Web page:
This was supposed to take a few months – it ended up dragging on for seven years. Difficulties arose for the guy going South, because he couldn’t take some necessary measurements from Spain as France was at war with them, so he estimated from a different position. They never matched up properly because of two other systematic errors though –
* The “repeating circle” used to take readings was Precise but not Accurate, and
* The earth is oblong, not spherical as they thought at the time, so the computations were wrong. (Incidentally, they were able to use this to prove that the Earth is not a regular sphere)

Of course once you’ve gone to the effort and expense, there was an uphill climb to get people in France to take the system and replace their customary units – almost didn’t happen. No way were they going to go back and retake the measurements again for the sake of correctness!

1. Rob says:

Some fascinating history and some valuable lessons there!

2. Ren says:

The border between South Dakota and Wyoming is not a straight line. At one point in the survey, the surveyors were concerned about hostile natives, so they moved a bit East.

3. Hirudinea says:

Thanks, I’ll check the book out. And as for C I “invented” my own system for temp. 0C is 0 and 37C is 100, it has the logic of C, the charm of F and is sooo easy to calibrate, stick a thermometer n ice you get zero, stick it up your butt you get 100, what could be easier. (Just email me my Nobel.)

4. MrTrick says:

The earth is OBLATE.
Oblong would be interesting… *plays Thus Spake Zarathustra*

1. THE EARTH IS HOLLOW AND ATLANTIS IS IN THE CREAMY CENTER

2. Lwatcdr says:

They also messed up C. It should be 180 degrees between the freezing point of water and the boiling point just like F. F only messed up with the 0 point and that was because of the limits of technology at the time.

3. In metric system, it would be silly to use 180 for full scale. Not even Fahrenheit did that.

Fahrenheit is messed up because they use a non-repeatable 0 starting point as well as 100 point. I mean using the freezing point of a salt mixture as 0F and the armpit temperature for the upper end!? Do you want to have strangers to use the arm pit to calibrate thermometers? http://en.wikipedia.org/wiki/Fahrenheit

It is not like people can’t deal with decimal point if they need higher resolutions or negative numbers. When it is cold enough, you’ll see negative numbers in C or F anyways.

So 0C as freezing point and 100C as boiling point of pure water at 1 atm is sensible. Kevin is the SI unit for temperature and it has a sensible 0K point.

1. Galane says:

Kevin is one of my cousins. Kelvin is degrees C with absolute zero as its 0 point.

1. At zero degrees Kevin, does he start to exhibit superfluid properties?

2. jasonfm says:

I knew a guy who fell into a pit of supercooled liquid once. He’s 0K now.

1. Hah, I didn’t even notice that! Well spotted.

Dave Jones (EEVBlog) had a nice rant recently about engineers who can’t spell:

Sadly, based on the percentage of down votes, it looks like most viewers are of the “But you know what I meant” group……

1. It is important in scientific circles to use the right terminology, units to describe things as accurate as possible. Dito for law or medicine etc. It is not like a book of god(tm) or a cooking recipe where everything is up to interpretation and tweaks.

Failing basic stuff like that and fact checking is a failure as a *paid* writer. Might as well write for tabloids and the readers there won’t complain as much.

1. Rob says:

You do know this is, HAD, right?

1. ‘ere we go again, ‘ere we go again…..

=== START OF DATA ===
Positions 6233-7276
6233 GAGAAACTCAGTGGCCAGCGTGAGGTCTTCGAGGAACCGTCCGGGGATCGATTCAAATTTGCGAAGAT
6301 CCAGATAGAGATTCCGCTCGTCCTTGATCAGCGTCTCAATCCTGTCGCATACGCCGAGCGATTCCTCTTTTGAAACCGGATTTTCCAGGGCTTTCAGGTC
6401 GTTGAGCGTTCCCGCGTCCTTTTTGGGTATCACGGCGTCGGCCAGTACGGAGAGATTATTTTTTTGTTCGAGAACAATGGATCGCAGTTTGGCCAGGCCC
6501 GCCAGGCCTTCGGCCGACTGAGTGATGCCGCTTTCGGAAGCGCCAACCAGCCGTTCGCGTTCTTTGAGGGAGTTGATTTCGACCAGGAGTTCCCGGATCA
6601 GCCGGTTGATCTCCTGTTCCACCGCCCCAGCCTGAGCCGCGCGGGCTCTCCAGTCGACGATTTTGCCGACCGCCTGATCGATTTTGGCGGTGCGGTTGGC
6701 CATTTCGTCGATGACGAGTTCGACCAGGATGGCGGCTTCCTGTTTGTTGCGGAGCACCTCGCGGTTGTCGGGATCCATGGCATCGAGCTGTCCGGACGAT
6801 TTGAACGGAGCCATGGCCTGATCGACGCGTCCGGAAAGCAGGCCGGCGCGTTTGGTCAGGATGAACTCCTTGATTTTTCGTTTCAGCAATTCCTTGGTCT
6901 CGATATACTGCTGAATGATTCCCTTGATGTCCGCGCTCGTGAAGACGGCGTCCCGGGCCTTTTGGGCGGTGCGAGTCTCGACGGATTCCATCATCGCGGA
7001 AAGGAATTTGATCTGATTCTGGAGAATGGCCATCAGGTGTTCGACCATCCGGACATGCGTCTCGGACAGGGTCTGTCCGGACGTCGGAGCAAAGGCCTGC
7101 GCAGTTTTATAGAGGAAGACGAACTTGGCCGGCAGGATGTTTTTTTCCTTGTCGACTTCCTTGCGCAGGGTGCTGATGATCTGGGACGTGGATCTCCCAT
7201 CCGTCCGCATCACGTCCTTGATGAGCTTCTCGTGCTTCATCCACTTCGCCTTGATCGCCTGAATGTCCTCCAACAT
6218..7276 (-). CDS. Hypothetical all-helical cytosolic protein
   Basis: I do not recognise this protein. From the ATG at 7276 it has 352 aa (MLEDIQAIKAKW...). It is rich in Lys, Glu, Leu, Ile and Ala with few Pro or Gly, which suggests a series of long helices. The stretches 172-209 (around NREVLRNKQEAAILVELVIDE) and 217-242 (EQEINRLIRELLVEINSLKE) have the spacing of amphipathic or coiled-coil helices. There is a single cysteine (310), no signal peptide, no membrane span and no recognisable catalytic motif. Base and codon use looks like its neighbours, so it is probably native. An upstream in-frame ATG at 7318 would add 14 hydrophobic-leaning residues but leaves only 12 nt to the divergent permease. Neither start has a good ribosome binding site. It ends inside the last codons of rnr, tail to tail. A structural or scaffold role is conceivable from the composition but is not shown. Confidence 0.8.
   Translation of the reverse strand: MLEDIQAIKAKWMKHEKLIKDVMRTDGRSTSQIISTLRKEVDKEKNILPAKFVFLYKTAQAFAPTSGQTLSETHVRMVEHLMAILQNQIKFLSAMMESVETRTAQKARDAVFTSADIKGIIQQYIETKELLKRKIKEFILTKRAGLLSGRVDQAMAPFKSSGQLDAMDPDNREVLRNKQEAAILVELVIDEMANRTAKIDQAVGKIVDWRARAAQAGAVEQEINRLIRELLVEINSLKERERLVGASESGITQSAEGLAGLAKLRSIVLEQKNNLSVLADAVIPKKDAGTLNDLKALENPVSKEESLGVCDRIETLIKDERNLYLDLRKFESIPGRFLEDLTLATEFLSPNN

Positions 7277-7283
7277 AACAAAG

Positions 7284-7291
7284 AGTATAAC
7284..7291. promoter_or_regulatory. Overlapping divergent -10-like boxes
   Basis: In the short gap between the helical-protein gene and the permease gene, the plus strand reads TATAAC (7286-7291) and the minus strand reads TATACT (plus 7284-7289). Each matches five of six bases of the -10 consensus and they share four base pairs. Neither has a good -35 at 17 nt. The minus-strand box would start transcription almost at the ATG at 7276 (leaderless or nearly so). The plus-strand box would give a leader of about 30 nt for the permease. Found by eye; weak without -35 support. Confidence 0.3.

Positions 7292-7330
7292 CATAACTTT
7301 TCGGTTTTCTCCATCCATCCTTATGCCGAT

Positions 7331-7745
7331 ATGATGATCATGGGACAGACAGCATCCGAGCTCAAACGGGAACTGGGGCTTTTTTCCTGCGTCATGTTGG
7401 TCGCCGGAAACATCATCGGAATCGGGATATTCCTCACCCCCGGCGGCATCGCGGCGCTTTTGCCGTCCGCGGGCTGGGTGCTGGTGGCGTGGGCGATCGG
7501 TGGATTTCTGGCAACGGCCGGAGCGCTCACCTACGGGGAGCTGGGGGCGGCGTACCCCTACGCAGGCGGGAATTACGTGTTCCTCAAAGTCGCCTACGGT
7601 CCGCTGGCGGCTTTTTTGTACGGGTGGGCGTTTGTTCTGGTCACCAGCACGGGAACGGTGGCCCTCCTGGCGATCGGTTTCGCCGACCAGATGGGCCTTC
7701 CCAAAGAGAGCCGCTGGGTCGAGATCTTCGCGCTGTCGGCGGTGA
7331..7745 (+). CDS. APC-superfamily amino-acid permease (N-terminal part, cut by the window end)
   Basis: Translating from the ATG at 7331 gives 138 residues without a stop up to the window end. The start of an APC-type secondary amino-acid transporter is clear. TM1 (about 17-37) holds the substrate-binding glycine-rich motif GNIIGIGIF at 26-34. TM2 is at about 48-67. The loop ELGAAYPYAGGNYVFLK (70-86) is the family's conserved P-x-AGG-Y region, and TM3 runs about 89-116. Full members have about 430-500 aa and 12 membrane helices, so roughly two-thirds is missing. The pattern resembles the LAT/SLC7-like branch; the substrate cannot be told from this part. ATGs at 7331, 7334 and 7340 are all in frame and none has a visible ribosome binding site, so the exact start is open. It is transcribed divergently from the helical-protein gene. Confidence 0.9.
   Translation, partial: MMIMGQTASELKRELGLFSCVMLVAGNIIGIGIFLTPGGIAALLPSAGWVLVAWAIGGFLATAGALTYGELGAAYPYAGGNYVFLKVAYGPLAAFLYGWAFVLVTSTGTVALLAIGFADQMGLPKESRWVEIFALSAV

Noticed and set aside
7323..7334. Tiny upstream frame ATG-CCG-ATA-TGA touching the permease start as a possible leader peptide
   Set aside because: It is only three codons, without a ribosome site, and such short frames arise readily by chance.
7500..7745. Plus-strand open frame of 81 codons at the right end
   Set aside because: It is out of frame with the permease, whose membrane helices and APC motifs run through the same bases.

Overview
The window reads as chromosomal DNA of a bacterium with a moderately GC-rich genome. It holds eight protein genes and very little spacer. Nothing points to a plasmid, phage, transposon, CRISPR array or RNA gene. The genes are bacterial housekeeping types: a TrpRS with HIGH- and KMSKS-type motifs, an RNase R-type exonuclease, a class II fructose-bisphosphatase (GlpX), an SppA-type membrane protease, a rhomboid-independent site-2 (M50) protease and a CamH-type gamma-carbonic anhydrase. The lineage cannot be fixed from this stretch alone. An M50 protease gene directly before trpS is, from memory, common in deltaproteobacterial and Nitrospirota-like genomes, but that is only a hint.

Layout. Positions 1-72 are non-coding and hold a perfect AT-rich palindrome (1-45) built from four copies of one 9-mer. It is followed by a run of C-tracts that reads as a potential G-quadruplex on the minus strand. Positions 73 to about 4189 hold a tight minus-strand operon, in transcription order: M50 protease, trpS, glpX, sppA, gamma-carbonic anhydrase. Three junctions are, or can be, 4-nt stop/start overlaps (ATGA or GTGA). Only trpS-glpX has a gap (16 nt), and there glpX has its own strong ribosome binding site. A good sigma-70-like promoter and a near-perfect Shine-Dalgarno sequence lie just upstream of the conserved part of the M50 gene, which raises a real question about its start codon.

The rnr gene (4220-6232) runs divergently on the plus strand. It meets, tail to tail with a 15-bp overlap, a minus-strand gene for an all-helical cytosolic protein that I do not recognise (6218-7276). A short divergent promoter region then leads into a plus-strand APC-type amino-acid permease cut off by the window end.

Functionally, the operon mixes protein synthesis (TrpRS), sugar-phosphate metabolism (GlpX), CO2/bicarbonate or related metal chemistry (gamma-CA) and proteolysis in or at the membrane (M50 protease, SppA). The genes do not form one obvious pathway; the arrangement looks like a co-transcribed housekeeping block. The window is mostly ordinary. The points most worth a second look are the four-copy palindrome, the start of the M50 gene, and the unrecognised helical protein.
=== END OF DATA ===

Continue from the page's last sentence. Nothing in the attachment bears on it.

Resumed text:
My case, as stated in many other posts: just because it’s Hackaday, why should that mean that you can suspend the laws of grammar?

2. Galane says:

You know education has gone to crap when a supposedly college educated AP reporter uses a phrase like “peel of laughter”. Or you can get your bad grammar SM on by browsing Craigslist for a while. Oh, it feels so good when you quit reading and the pain stops…

2. Galane says:

PCV = Positive Crankcase Ventilation. PVC = PolyVinyl Chloride. Soooo many auto mechanics that call a PCV valve a PVC valve.

Then there’s the bane of anyone who has ever done internet tech support. Symmetric Mail Transport Protocol or FMPZ, SMPT, no, say it with me Ess Emm Tea Pee. Right, FNPT.

In other words, if you’re in charge of setting up a mail server and value the sanity of support people, do not put SMTP anywhere in server names.

6. I wonder if a Digital-to-Analog Qonverter (DAQ) performs a similar function to a Digital-Analog Converter (DAC)…

1. Hoisted by my own petard of snark: it’s a Data Acquisition system.

1. pez says:

Kudos for the self correction.

7. JustMe says:

What are the benefits of using a watt balance compared to the round silicon sphere atom counting method?

Unless the electrons can be counted individually, AFAIK every current measurement relies on a voltage drop over a resistor. Resistors are usually quite drifty and the best voltmeters only go up to 8 1/2 digits, which isn’t even 1ppb resolution, let alone 1ppb accuracy. I guess that using a mass spectrometer (requires a loooon time) or the X-ray diffraction atom counting method in the round silicon sphere atom counting approach gives much better results

1. Okian Warrior says:

The NIST is using a voltage source accurate to 1 part per billion. It’s made of thousands of Josephson junctions connected in series.

Using the quantum hall effect allows them to measure the resistance of a 100 ohm resistor to a few parts per billion.

The silicon sphere is difficult to work with. You have to very accurately measure the roundness, and even when you do that you don’t really know what’s going on inside the device.

Tying the measurement to quantum effects allows you to build a measuring system anywhere in the world, you don’t have to duplicate the sphere or ship it.

2. pff says:

can you build a round silicon sphere atom counter with lego (and some other bits)?

8. Ravi Samson says:

Mass is best defined in terms of mass. At the moment they are trying to define mass as the number of atoms of a known isotope of an element. From memory I think the element is Si.

9. Ravi Samson says:

Sorry I should have said more. When you are measuring current or watts or whatever, then interpreting it as mass there are too many measurements each with its errors. Every measurement has error. So you still do not define mass precisely.